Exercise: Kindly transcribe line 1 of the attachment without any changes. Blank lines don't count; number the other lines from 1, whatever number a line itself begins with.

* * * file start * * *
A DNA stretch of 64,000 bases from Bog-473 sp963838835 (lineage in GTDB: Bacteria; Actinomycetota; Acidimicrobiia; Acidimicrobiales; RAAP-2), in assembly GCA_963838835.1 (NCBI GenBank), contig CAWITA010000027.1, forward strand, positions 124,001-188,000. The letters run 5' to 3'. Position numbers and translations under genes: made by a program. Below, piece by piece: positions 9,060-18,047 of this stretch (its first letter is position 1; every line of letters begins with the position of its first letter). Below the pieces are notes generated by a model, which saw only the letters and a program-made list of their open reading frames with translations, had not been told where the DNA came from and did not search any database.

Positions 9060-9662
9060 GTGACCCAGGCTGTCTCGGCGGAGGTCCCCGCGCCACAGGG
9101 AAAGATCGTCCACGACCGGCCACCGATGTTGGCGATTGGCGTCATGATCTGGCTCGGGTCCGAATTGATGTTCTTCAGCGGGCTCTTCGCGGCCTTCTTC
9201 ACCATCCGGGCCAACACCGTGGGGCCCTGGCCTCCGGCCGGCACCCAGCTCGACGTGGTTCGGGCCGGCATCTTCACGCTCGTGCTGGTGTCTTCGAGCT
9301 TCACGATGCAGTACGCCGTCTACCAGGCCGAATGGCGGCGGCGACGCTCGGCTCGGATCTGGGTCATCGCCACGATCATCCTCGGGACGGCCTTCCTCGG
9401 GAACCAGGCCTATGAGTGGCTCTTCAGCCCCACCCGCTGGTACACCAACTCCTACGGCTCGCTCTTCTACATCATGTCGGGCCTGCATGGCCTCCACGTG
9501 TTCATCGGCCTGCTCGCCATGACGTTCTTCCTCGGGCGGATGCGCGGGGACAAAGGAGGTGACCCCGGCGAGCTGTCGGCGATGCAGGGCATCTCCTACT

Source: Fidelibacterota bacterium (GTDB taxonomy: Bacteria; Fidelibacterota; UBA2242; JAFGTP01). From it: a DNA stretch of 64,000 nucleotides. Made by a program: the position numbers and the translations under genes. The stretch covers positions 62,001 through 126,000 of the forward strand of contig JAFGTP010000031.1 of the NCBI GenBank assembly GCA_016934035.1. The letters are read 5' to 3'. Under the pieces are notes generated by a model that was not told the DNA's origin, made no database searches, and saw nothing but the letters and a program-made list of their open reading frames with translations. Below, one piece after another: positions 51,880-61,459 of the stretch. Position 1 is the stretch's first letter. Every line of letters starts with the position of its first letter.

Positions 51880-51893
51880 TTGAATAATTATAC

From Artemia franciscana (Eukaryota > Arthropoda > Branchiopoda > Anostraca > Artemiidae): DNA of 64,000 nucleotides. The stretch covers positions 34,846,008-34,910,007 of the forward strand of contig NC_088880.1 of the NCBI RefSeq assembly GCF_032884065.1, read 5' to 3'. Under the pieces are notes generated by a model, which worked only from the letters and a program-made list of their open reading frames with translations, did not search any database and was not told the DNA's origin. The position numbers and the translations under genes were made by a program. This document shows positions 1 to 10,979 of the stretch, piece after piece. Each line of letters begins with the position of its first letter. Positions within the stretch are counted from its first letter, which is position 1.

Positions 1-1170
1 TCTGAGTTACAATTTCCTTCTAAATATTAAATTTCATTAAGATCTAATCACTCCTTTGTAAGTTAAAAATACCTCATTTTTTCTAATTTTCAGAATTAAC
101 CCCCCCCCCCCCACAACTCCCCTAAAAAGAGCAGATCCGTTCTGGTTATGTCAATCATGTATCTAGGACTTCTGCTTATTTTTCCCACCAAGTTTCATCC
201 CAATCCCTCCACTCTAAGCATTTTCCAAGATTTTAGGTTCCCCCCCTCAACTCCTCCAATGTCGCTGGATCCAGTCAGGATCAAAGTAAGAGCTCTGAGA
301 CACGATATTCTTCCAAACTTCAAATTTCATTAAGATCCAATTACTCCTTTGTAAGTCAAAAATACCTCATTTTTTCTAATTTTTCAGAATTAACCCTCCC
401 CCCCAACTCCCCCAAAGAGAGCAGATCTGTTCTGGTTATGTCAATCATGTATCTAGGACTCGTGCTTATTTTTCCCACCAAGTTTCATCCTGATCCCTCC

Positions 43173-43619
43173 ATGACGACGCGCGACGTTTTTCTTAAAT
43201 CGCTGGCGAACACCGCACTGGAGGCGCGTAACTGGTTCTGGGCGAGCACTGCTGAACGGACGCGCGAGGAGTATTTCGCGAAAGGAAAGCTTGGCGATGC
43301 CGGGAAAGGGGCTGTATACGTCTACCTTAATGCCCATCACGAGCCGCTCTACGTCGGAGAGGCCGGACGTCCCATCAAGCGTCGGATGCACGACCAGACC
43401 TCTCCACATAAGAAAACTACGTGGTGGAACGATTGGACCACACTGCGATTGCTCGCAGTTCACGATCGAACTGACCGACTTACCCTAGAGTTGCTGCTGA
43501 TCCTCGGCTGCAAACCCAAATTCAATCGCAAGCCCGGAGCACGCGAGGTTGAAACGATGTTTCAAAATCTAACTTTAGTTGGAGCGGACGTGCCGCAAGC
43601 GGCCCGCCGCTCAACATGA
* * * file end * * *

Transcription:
A DNA stretch of 64,000 bases from Bog-473 sp963838835 (lineage in GTDB: Bacteria; Actinomycetota; Acidimicrobiia; Acidimicrobiales; RAAP-2), in assembly GCA_963838835.1 (NCBI GenBank), contig CAWITA010000027.1, forward strand, positions 124,001-188,000. The letters run 5' to 3'. Position numbers and translations under genes: made by a program. Below, piece by piece: positions 9,060-18,047 of this stretch (its first letter is position 1; every line of letters begins with the position of its first letter). Below the pieces are notes generated by a model, which saw only the letters and a program-made list of their open reading frames with translations, had not been told where the DNA came from and did not search any database.